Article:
Happy girl (way before the bloodwork obviously).
So today I made a whole bunch of phone calls. First the eye doctor. They were scheduling in September! Ahh...she put me on a cancellation list and later I got a call with an appointment scheduled for tomorrow! Great! We also made an appointment with the pediatric dentist, and a follow up appointment with her pediatrician. Next week is her cardiology appointment so we will know more about her heart. They are doing an echo, but I'm not so sure Zoya will cooperate (she has to lay still for 30 minutes...HAHAHA!). She has her early intervention evaluation coming up as well! I am also taking her to a doctor who does whole food supplements and nutrition. She is amazing and really helped me through an illness that nobody else could help with! She has Zoya on a few supplements to help her digestion. She determined that was her biggest area of concern, along with her immune system. That is to be expected after her IV drip of mashed potatoes in the orphanage (hehe).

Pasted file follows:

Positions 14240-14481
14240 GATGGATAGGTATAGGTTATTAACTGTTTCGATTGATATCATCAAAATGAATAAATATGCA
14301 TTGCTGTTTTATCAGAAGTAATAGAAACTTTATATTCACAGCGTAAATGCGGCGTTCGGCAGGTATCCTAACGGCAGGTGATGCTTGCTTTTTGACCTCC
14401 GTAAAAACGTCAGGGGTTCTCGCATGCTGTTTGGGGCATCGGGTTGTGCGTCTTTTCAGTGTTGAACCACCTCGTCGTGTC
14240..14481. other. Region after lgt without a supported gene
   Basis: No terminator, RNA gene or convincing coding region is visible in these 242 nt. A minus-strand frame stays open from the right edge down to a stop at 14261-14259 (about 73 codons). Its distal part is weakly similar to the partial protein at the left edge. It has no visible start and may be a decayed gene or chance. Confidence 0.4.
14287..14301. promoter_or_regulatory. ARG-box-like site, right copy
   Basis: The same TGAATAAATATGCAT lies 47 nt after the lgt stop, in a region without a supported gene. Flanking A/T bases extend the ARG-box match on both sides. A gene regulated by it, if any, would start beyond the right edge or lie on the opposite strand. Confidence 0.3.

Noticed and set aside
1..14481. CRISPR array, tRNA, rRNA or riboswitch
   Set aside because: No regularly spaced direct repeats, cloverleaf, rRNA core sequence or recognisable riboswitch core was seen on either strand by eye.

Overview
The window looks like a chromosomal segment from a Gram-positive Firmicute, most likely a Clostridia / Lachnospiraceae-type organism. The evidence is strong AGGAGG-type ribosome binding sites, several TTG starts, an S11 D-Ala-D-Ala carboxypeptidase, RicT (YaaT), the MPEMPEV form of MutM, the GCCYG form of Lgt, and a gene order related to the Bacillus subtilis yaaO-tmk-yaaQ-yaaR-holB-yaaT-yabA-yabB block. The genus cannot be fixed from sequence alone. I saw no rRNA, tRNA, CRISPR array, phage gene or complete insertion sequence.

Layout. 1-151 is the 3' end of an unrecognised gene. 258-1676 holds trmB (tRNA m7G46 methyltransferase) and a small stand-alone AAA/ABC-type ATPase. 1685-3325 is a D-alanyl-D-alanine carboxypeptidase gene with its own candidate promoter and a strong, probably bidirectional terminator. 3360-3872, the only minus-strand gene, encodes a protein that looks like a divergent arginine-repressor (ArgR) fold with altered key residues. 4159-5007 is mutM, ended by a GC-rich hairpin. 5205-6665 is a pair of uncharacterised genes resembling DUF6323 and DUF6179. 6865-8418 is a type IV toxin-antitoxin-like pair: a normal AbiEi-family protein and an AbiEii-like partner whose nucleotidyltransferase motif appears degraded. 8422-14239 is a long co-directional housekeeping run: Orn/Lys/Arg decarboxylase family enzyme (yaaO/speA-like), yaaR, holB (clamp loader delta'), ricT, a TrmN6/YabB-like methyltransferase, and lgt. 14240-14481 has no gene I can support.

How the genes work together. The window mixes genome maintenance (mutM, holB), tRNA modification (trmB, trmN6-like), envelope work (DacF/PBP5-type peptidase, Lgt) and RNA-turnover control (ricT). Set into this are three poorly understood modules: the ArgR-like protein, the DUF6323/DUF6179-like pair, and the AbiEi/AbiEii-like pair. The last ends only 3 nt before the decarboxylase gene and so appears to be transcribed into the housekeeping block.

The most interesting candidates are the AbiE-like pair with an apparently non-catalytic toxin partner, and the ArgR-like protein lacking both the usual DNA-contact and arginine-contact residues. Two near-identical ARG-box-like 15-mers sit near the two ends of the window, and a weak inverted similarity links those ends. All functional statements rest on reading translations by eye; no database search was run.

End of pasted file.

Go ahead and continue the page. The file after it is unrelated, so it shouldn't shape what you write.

I went to the store the other day and came back to these pictures on the camera! I think Zoya and Daddy had fun while I was gone!
Some Good PT!
Mya and Zoya are really starting to love eachother! Zoya looks at me and pets Mya real nice and waits to hear praise! We have been showing her how to pet Mya nicely. Most of the time she does, but sometimes when she thinks we're not looking she pulls her ears or fur. Today she did that and got a big yelp from Mya and Zoya started crying...maybe she realized she hurt her or she was just scared!
Here are some pictures of Zoya and Mya playing nicely with Zoya's musical light-up ball that Mya just happens to love!
Sweet girl petting Mya nicely!
This picture cracks me up! I'm telling Zoya to be nice and Mya looks very cautious...rightfully so! Mya and Zoya are kind of in the same position here!
Today while Shawn was feeding Zoya breakfast, I made chocolate chip cookies. He was feeding her a banana and I came over with a little cookie. I gave her part and she wouldn't stop staring at the cookie! We held up the banana (which she normally loves) and the cookie and her eyes and hands went right to the cookie...in lightening speed!!! Here is the evidence of her cookie afterwards! Not too messy!
Shawn had to work today so Zoya, Mya, and I played outside for a bit. She thinks the grass is pretty neat!
Mya and Zoya watching the neighbor!
Picking the grass....
Tasting the grass....
She looks so teeny tiny here.
I can't wait to watch her grow year after year on this lawn!